In Gray, 22 Ill. 2d at 442, 176 N.E.2d at 766, the court inferred sufficient number and quality of contacts as a reasonable assumption from the character of the business. In Rostad, 372 N.W.2d at 722, the nature of the manufacturer's contact was sales: "It has profited by sale of thousands of its bat weights in Minnesota."

Similarly, LAQ has profited from the widespread sale of asbestos. It is unknown which of LAQ's sales reached Minnesota, other than those to Ruberoid. Nevertheless, its extensive sales to large American distributors suggest contacts *835 sufficient in nature and quality so that a reasonable inference may be drawn from the character of the business. See Gray, 22 Ill. 2d at 442, 176 N.E.2d at 766.

Despite its apparent remoteness, the insidious and long-term effects of asbestos have been recognized due to the unique character of the product and the character of the resulting disease. DeCosse v. Armstrong Cork Co., 319 N.W.2d 45, 48-49 (Minn.1982). Accordingly, the nature and quality of LAQ's contacts with Minnesota weigh in favor of finding sufficient minimum contacts to satisfy due process.

3. Source of Contacts

This factor does not add to or change our analysis of the first two factors.

4. Interest in Providing a Forum

Section IIB of the Asahi opinion discusses "traditional notions of fair play and substantial justice." This is the only section of the opinion, other than the fact section, in which a majority of the justices concur. In Asahi the plaintiff, who had a motorcycle accident while in California, had settled his case in the Superior Court. Id. 480 U.S. at 106, 107 S. Ct. at 1029. The case presented to the Supreme Court was a third-party indemnity action by a Taiwanese manufacturer of a motorcycle tire tube against a Japanese manufacturer of the tube's valve assembly. Id. Neither party was located within 5,000 miles of the California shore. Consequently, California had scant interest in providing a forum for the action. That situation is not presented to us.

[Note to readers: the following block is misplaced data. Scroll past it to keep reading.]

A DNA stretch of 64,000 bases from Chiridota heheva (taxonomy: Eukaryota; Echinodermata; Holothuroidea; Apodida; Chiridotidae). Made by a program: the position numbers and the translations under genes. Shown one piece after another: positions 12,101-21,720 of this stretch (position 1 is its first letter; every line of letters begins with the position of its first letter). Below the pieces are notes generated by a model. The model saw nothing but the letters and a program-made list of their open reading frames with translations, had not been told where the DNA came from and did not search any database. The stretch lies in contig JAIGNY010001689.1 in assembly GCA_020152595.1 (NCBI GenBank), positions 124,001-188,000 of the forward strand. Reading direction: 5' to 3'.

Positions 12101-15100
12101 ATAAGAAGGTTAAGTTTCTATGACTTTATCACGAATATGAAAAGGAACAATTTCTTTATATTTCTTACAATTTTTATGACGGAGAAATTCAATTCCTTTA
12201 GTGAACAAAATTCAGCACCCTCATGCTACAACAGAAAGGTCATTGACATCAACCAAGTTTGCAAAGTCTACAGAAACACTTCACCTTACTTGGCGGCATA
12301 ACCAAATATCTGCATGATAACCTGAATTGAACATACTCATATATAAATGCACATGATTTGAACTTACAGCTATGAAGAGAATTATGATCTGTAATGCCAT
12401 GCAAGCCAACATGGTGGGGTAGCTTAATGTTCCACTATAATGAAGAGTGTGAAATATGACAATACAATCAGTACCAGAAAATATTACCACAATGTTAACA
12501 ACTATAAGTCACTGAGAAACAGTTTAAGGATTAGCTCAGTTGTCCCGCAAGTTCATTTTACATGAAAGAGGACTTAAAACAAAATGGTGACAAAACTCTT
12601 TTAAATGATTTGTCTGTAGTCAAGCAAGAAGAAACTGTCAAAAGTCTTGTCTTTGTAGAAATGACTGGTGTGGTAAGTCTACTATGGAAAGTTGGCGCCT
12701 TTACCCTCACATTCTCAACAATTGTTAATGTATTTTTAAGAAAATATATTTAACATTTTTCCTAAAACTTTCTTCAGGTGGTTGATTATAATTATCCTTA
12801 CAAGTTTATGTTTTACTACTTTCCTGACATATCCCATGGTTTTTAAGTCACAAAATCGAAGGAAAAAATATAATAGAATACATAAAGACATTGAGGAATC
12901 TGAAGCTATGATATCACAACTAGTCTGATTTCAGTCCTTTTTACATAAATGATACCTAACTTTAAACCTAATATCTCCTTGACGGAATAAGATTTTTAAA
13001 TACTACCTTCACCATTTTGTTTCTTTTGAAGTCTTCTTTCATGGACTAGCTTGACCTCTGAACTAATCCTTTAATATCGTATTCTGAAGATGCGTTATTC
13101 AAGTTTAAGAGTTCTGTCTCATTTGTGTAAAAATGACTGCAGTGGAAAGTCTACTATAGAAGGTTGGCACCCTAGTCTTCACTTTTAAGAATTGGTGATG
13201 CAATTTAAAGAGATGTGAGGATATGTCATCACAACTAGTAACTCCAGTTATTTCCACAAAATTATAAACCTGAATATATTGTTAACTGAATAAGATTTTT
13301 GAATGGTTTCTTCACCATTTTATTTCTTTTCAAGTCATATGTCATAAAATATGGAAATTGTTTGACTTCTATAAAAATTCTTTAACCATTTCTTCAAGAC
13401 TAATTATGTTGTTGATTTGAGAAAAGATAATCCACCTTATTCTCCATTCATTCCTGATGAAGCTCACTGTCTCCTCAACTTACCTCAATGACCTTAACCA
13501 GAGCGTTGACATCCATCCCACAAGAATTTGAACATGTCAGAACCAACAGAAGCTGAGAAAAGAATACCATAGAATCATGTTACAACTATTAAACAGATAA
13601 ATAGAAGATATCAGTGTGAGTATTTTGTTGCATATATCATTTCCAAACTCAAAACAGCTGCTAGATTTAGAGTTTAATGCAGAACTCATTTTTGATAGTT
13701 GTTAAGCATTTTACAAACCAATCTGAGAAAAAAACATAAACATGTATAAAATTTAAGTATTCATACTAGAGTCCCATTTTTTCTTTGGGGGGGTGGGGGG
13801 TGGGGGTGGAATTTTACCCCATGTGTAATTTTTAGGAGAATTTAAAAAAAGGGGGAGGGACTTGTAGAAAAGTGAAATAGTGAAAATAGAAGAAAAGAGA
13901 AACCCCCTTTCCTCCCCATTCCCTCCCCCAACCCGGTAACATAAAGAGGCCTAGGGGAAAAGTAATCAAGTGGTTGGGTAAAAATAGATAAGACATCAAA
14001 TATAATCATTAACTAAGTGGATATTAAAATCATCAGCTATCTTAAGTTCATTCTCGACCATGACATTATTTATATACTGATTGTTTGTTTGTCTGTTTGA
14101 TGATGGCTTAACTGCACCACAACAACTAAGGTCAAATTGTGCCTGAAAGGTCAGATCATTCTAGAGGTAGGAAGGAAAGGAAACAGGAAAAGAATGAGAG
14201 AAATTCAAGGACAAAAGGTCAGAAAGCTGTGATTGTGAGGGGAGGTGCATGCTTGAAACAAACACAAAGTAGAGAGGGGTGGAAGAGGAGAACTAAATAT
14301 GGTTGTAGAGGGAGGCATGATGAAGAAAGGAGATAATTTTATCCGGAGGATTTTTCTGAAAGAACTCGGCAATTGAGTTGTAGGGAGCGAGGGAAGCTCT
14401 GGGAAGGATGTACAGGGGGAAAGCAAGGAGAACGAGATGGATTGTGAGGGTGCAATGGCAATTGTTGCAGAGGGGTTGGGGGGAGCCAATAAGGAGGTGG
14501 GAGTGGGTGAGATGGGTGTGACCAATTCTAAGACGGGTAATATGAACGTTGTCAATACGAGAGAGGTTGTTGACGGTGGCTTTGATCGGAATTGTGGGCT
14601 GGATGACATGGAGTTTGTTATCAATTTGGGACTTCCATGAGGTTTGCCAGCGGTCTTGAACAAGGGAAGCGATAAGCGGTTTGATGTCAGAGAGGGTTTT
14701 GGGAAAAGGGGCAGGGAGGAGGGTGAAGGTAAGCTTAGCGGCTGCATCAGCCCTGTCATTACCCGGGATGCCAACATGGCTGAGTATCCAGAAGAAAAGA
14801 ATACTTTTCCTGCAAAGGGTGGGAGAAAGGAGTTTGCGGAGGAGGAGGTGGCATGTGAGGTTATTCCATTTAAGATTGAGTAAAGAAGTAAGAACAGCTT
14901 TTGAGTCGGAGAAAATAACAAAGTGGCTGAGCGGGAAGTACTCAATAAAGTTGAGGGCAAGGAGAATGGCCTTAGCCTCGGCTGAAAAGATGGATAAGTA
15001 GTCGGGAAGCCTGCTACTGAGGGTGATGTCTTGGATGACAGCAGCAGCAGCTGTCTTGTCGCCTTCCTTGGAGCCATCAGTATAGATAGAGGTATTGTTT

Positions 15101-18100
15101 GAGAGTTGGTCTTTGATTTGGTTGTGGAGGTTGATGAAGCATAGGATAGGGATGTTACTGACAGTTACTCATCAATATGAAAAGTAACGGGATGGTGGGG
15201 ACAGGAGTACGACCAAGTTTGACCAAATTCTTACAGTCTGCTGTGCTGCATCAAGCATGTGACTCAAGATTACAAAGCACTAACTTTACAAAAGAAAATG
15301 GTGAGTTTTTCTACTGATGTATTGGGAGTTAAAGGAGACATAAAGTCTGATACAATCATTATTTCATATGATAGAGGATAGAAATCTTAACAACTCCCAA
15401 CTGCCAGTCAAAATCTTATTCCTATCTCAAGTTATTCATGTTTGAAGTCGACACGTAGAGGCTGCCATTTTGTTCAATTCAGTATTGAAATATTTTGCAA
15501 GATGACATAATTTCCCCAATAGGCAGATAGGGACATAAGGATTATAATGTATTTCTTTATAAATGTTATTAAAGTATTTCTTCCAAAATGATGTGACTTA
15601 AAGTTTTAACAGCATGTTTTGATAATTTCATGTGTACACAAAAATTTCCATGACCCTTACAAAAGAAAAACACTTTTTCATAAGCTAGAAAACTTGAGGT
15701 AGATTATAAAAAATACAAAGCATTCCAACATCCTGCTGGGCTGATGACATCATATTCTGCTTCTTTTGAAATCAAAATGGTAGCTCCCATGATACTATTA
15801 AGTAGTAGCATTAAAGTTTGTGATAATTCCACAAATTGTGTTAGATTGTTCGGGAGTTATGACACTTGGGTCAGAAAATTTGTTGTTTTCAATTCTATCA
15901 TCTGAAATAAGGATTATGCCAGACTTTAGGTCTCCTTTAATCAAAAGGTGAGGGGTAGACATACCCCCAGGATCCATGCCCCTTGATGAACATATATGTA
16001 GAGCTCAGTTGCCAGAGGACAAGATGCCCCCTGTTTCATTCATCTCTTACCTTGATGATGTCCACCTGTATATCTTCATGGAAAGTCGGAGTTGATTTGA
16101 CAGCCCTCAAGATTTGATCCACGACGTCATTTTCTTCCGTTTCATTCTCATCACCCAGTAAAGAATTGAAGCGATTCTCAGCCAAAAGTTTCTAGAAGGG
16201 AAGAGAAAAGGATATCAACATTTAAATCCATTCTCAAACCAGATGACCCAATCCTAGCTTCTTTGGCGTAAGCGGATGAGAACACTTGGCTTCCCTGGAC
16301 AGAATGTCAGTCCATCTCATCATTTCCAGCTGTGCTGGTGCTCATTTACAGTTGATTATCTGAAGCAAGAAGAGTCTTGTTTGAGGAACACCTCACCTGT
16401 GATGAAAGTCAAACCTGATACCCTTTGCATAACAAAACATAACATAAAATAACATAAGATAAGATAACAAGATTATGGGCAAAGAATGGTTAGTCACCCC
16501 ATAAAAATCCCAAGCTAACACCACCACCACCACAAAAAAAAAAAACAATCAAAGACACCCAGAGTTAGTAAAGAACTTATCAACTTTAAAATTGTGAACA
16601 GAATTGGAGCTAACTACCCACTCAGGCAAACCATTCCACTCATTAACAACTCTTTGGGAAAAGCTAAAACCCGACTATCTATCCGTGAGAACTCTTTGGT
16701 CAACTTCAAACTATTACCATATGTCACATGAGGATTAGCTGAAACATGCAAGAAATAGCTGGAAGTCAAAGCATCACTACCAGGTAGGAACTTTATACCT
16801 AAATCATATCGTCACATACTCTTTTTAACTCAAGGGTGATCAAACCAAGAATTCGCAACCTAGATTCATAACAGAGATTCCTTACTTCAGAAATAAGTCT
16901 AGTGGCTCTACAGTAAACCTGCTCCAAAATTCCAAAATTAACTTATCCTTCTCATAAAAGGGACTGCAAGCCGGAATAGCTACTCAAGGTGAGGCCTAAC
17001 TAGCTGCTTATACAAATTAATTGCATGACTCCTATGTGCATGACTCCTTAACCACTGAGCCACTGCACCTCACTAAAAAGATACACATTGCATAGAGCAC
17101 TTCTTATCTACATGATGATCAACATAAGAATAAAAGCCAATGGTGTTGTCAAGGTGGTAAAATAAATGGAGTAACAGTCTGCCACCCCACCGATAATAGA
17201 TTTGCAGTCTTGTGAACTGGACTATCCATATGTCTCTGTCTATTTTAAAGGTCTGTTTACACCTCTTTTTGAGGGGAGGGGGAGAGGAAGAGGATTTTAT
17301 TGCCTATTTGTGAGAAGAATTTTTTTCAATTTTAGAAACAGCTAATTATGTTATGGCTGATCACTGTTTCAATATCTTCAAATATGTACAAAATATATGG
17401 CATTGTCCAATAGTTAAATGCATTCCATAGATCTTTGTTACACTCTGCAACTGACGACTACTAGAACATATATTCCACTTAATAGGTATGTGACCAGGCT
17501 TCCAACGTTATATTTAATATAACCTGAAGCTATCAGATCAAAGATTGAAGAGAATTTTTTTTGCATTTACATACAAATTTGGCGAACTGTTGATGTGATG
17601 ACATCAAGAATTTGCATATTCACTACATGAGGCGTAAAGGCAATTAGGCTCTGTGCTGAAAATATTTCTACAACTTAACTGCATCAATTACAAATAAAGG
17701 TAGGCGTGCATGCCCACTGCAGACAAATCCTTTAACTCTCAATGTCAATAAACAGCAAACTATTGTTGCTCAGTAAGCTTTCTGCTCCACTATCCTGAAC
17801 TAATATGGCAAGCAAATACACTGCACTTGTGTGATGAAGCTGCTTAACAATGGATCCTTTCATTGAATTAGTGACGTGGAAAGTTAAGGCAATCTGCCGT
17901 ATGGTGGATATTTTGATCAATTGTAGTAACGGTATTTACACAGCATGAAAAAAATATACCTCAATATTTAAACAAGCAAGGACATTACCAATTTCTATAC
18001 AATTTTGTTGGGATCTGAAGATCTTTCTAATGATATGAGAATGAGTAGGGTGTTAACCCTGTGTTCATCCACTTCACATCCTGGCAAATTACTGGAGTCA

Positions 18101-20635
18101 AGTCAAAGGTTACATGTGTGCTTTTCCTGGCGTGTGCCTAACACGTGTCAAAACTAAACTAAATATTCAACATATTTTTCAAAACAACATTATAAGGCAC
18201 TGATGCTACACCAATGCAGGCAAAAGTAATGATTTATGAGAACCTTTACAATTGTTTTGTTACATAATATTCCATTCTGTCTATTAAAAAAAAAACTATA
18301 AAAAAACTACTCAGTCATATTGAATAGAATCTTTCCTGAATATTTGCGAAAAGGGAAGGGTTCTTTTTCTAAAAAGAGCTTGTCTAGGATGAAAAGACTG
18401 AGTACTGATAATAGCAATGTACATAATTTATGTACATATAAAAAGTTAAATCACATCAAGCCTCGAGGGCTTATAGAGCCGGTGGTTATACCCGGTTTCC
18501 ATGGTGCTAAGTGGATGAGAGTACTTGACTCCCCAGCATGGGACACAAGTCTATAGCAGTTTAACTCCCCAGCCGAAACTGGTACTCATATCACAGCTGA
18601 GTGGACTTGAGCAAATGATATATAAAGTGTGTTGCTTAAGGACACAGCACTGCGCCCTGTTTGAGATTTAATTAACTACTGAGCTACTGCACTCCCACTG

We are confronted with the cases of Minnesota workers who allege they have been afflicted with terrible diseases as a result of exposure to asbestos. Minnesota has a strong interest in providing a forum for their cases. Indeed, it is inscribed in our constitution:

Every person is entitled to a certain remedy in the laws for all injuries or wrongs which he may receive to his person, property or character, and to obtain justice freely and without purchase, completely and without denial, promptly and without delay, conformable to the laws.

Minn. Const. art. I, § 8.

5. Convenience of the Parties

LAQ, which is located in Quebec, is a Delaware corporation doing business in the United States. Minnesota, a border state, is not greatly inconvenient to this Canadian company. Thus, this factor, as do the others, weighs in favor of exercising personal jurisdiction over LAQ.


LAQ's appeal is as of right. We deny LAQ's motion to strike a portion of respondents' appendix and brief. Accordingly, attorney sanctions against respondents' counsel are inappropriate.

This case presents adequate minimum contacts to satisfy due process of law. The trial court's exercise of personal jurisdiction over LAQ is proper.



[1] Cassiar Mining Corp. similarly moved to dismiss for lack of personal jurisdiction and appealed from the trial court's order denying its motion. We do not address Cassiar's appeal, because respondents' counsel indicated in briefs and at oral argument that they settled their case with Cassiar.